Noise Info Center
Welcome to the Noise Info Center where you'll find noise facts, tips and in-depth articles about noise levels, the dangers of noise exposure and the benefits of a quieter world.
Exposure to noise is the leading cause of hearing loss—not age. Repeat exposure to noise at a level of more than 70 decibels (dB) can result in permanent hearing problems. The good news: noise-induced hearing loss is preventable. The key is to minimize your exposure to noise and take appropriate action to protect your hearing when you’re in a noisy environment.
Browse the list of articles below and click to learn more. Help us spread the word about the dangers of noise exposure. Together we can educate our communities and be a catalyst for change.
Common Noise Levels
- Common Noise Levels - How Loud is Too Loud?
- Occupational Noise Facts
- Noise and Music Facts (A Warning)
- Recreational Noise Facts
- Airport Noise Facts
- Tips on Filing Noise Complaints
Noise and Children
- The Path to Quiet: Don’t Just Say “No” to Noise, Say “Yes” to Quiet
- Dancing Till Deaf
- Aircraft Noise: The Ailment and The Treatment
- Assert Your Right to Peace and Quiet!
- Stop the Noise: An Investigation of Sound Levels in Elementary School
- Controlling Noise Is in Our Hands
- Participants Take Control of Noise!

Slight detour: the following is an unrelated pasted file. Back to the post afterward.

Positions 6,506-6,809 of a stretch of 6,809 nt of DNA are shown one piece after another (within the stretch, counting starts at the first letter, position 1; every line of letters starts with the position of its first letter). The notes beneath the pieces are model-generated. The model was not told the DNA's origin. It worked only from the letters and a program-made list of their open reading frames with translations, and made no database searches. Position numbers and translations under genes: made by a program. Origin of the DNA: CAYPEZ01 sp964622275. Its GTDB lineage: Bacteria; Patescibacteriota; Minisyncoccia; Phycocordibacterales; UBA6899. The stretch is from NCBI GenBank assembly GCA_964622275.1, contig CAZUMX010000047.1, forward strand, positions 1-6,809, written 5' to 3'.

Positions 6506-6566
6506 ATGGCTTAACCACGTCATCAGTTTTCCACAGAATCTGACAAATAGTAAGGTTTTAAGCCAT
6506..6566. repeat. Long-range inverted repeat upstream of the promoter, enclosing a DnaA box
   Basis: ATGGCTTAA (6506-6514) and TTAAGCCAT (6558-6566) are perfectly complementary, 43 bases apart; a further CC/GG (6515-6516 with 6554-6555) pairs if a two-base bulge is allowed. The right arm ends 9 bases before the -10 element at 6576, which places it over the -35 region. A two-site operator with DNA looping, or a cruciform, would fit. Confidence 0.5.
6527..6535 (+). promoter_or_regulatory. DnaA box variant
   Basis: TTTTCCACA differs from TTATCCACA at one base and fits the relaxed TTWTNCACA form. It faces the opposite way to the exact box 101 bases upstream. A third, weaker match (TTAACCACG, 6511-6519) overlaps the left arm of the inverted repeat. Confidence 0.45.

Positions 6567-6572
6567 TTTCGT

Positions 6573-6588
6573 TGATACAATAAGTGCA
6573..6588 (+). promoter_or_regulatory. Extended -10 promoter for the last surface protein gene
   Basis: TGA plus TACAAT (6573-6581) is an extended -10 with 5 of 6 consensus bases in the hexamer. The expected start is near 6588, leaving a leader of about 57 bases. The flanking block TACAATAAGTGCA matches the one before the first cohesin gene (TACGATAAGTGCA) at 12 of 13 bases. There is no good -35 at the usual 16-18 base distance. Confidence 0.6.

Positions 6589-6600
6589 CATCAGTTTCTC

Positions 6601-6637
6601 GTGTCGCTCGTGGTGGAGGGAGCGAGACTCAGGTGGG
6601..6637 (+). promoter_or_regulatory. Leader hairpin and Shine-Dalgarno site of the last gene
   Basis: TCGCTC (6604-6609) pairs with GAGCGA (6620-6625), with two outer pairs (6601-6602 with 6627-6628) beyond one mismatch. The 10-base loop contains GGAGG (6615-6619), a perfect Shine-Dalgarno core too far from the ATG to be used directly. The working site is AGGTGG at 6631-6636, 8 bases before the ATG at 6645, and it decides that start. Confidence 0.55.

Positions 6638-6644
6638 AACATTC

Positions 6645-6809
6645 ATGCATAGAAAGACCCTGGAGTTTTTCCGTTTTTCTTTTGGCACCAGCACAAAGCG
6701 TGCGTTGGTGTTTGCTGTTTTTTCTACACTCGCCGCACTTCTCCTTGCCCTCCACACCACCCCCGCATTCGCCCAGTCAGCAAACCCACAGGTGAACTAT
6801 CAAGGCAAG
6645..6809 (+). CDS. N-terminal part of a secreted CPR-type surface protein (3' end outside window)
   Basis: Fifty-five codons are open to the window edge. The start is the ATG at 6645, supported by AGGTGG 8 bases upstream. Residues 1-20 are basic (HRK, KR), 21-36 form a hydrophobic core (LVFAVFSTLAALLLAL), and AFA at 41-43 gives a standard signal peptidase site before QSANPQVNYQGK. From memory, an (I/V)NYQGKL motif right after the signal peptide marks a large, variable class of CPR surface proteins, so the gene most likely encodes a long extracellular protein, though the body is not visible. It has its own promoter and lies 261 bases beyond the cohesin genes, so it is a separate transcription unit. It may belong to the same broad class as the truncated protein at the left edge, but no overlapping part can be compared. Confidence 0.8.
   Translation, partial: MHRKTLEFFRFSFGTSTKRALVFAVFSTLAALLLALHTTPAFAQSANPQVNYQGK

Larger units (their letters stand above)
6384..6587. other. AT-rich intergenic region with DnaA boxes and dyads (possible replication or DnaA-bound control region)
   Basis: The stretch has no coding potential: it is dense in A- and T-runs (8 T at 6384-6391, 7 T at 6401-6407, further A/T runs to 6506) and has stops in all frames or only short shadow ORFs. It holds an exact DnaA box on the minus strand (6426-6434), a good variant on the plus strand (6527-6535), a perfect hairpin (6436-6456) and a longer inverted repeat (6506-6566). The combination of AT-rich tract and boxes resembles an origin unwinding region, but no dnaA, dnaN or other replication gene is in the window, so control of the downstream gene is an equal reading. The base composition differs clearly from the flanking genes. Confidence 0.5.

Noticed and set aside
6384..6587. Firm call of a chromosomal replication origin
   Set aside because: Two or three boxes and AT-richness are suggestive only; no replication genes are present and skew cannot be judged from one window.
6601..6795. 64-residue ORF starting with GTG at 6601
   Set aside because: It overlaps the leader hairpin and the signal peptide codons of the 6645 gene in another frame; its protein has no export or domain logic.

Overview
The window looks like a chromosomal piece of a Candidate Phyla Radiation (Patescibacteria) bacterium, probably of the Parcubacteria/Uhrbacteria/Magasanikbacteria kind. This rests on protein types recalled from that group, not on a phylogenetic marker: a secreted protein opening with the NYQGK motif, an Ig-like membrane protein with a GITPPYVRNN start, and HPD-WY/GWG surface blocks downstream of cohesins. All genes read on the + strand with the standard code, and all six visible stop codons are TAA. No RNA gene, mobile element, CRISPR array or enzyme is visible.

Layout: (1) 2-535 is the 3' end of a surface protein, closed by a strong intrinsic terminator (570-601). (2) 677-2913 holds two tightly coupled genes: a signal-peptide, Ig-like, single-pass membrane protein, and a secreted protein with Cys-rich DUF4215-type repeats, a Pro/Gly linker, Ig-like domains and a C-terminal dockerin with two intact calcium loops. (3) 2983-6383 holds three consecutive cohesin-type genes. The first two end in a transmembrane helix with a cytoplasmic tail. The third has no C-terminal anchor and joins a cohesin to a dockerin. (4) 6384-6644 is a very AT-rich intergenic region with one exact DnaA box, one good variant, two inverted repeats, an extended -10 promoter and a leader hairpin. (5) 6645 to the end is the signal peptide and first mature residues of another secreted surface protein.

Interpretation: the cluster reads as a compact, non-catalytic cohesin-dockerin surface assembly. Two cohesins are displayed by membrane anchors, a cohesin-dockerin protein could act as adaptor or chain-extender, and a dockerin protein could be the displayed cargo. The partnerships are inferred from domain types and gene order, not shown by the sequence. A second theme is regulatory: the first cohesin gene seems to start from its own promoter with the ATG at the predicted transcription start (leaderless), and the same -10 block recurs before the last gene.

- Noise, Sovereignty, and Civility
- Intrusive Community Noises Yield More Complaints
- It Takes a “Silent Village” To Harm A Child
- Out Of the Mouths Of Babes: What Children Say About Noise
- A Voice to End the Government’s Silence on Noise
- Beware: Noise Is Hazardous to Our Children’s Development
The content we publish here is intended to give people the facts they need to know about the impacts of noise and how to protect themselves, their friends, and families from related harm.
These resources will be invaluable for community leaders raising awareness of long-term exposure to noise.
Do you have a specific question or concern related to noise?
Perhaps you want to know if a particular noise might be harmful . . . how to control noise . . . how to protect your hearing . . . or how to conduct your own noise awareness work. Contact the noise experts at the Center for Hearing and Communication at firstname.lastname@example.org.